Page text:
3) Enlightened Equipment Torrid Apex
MSRP: $170
Stats: 7.75 ounces / Climashield synthetic insulation / DWR-treated face fabric

I really wish there was a cooler picture of me wearing this jacket, but alas. And no, I was not successful in starting a fire with a stick.

Best Features

-Insane warmth-to-weight ratio
-Lower priced than many heavier down jackets
-DWR-treated nylon face fabric is more durable than you’d expect for the low weight
-Climashield APEX insulation is ultralight and can handle dampness

Why I Love This

Enlightened Equipment has built a permanent place for themselves in backpackers’ gear closets with their quilts. And while my sleeping bag loyalties fall elsewhere, their layers are freaking clutch. As soon as I saw they had made an ultralight jacket that weighed less than my Patagonia down jackets while being synthetic, I knew I had to try it. I ordered the women’s medium, and it came true to size, with a mid-type cut that fits a rain jacket over it with enough room for a mid-layer and a base layer underneath.

The zipper is tiny and lightweight, but doesn’t snag and has held up to a lot of use over the past six months. This jacket is just as warm as my Patagonia Down Sweater and Outdoor Research Transcendent Down Jacket, but it weighs less, costs less, and I don’t have to worry about it getting damp thanks to the synthetic insulation. Sometimes when a company that built a reputation on one type of gear (sleeping bags) jumps to something else it can be a train wreck, but that’s certainly not the case here. Owen did a great review of the Torrid Apex here.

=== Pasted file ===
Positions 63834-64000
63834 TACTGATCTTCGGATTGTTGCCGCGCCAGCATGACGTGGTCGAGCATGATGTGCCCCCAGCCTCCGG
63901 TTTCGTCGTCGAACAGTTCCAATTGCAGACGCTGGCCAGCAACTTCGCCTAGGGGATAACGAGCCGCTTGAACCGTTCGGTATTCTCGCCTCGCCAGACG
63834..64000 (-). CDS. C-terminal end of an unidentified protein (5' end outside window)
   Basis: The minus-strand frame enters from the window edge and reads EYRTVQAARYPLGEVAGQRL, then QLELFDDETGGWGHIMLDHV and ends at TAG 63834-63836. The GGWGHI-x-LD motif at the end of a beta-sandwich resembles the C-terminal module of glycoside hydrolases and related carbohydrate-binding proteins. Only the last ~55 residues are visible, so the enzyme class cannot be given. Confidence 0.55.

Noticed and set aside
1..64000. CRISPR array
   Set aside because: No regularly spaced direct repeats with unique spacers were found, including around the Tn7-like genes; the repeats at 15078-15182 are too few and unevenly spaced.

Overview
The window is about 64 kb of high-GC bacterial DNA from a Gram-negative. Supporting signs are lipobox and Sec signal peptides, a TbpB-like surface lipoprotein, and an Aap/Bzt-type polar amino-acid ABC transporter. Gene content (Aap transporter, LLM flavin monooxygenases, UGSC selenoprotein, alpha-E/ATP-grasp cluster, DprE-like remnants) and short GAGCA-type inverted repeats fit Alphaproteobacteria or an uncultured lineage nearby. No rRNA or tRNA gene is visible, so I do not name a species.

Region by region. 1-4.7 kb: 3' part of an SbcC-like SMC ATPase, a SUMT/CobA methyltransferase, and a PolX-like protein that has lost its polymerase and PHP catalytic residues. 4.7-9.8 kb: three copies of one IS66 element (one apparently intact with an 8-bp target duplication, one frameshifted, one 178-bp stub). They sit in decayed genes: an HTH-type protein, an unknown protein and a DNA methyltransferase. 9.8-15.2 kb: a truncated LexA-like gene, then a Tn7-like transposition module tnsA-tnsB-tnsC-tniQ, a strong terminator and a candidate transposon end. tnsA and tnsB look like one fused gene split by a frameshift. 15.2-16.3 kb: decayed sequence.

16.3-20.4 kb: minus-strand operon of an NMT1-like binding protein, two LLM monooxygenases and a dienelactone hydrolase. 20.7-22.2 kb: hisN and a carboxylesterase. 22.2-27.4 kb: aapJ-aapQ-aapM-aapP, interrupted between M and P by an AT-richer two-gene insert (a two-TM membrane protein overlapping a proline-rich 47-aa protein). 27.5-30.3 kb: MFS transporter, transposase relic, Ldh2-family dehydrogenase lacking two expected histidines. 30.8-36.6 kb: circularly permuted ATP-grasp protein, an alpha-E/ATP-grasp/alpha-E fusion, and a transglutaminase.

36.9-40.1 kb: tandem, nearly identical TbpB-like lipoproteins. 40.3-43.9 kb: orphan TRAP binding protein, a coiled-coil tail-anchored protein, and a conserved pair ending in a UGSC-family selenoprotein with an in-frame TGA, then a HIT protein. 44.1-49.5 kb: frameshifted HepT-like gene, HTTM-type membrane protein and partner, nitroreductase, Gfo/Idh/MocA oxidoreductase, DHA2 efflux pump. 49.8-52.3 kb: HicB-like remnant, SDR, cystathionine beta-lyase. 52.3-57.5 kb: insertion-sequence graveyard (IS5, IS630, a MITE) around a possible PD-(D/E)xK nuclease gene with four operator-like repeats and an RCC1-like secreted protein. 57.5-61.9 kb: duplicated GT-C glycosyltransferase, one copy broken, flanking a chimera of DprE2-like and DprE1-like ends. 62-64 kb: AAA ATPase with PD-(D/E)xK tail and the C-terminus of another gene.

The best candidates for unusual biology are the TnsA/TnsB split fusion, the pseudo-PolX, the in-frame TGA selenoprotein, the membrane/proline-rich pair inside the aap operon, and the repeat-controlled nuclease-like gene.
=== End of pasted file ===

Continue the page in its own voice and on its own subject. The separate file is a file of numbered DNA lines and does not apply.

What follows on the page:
4) Enlightened Equipment Visp
MSRP: $190
Stats: 4.5 ounces / pit zips / what more do you need

Were we on an open plateau at 10,000 feet? Yes. Was it pouring rain? Yes. Did I care? Nope! Thanks ridiculously lightweight rain jacket!

Best Features

-Super long pit zips for venting
-Deep hood and longer hemline for more protection
-ePTFE membrane is waterproof and breathable, faced with a 7D ripstop nylon
-Very reasonable price for a three-layer rain jacket with an ePTFE membrane

Why I Love This

This jacket weighs 4.5 ounces, is long enough to be perfectly secure under a hip belt, and has generous pit zips and a deep hood. I don’t know why there’s any competition. The Visp meets all of my standards for being waterproof, in that it keeps me dry as long as any other rain jacket, and shakes out in a jiffy. The main thing I was worried about with such an ultralight rain jacket was durability, but this jacket has seen some sh*t this year and it is entirely intact. I only opt for rain jackets with a waterproof/breathable ePTFE membrane (the same type that Gore-Tex and eVent use), since you’ll get more wear out of it and won’t sweat as badly as you would with a PU membrane.